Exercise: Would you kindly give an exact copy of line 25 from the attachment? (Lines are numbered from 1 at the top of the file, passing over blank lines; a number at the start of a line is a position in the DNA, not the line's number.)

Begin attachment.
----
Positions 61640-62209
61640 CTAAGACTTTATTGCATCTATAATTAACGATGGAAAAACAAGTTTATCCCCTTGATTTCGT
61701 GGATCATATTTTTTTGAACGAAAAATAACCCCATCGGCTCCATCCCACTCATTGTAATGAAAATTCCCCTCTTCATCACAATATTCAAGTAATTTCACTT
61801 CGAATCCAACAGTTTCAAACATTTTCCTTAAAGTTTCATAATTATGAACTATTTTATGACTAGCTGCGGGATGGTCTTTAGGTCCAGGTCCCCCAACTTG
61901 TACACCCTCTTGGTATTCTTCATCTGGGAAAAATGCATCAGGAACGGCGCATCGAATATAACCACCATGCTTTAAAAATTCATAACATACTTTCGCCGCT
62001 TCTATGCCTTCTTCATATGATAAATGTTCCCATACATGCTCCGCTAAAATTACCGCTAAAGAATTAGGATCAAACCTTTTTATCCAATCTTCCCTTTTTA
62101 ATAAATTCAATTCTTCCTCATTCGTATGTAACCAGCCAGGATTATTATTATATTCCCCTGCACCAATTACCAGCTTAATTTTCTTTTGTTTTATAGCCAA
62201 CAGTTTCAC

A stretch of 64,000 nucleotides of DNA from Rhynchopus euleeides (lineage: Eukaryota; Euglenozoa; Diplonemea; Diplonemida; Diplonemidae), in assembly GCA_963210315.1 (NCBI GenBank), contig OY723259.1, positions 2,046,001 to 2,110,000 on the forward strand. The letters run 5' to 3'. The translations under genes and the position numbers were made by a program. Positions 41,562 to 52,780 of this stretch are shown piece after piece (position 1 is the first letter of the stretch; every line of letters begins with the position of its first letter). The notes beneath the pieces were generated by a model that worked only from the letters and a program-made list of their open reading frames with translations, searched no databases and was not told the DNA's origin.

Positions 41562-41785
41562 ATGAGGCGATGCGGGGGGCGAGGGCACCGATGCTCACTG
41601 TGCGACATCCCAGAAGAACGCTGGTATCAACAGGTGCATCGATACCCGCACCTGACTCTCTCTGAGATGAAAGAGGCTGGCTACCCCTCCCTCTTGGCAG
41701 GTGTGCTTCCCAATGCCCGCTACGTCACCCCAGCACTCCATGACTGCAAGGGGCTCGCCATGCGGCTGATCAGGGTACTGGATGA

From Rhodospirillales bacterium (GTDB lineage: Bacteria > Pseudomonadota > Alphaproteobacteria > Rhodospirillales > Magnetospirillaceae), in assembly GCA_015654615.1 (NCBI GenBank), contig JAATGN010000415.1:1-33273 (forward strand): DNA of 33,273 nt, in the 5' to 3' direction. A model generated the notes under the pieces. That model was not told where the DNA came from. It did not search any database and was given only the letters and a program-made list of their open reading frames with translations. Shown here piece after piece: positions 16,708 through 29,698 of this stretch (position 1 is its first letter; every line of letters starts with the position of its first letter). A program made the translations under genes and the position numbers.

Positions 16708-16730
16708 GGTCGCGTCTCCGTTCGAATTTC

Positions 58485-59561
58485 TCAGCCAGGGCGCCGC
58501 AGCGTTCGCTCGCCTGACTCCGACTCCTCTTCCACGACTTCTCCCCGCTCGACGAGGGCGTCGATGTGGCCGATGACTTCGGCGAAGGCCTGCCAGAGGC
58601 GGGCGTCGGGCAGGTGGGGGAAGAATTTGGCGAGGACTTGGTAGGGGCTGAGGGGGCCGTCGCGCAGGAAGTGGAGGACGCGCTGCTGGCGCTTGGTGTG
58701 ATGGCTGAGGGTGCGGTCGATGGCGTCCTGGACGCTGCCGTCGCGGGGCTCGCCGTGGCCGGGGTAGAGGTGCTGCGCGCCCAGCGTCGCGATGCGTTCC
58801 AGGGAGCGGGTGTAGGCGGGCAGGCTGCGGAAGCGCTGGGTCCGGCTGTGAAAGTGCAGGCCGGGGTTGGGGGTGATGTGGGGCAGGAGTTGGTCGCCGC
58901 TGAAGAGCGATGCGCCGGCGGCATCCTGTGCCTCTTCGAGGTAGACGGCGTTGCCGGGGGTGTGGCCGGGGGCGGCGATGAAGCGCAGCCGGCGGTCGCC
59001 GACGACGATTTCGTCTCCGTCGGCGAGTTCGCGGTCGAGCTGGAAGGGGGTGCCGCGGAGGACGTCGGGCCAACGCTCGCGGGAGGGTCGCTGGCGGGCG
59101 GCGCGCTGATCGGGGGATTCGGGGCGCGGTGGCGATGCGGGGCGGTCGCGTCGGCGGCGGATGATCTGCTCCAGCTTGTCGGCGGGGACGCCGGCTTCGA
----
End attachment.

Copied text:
59101 GCGCGCTGATCGGGGGATTCGGGGCGCGGTGGCGATGCGGGGCGGTCGCGTCGGCGGCGGATGATCTGCTCCAGCTTGTCGGCGGGGACGCCGGCTTCGA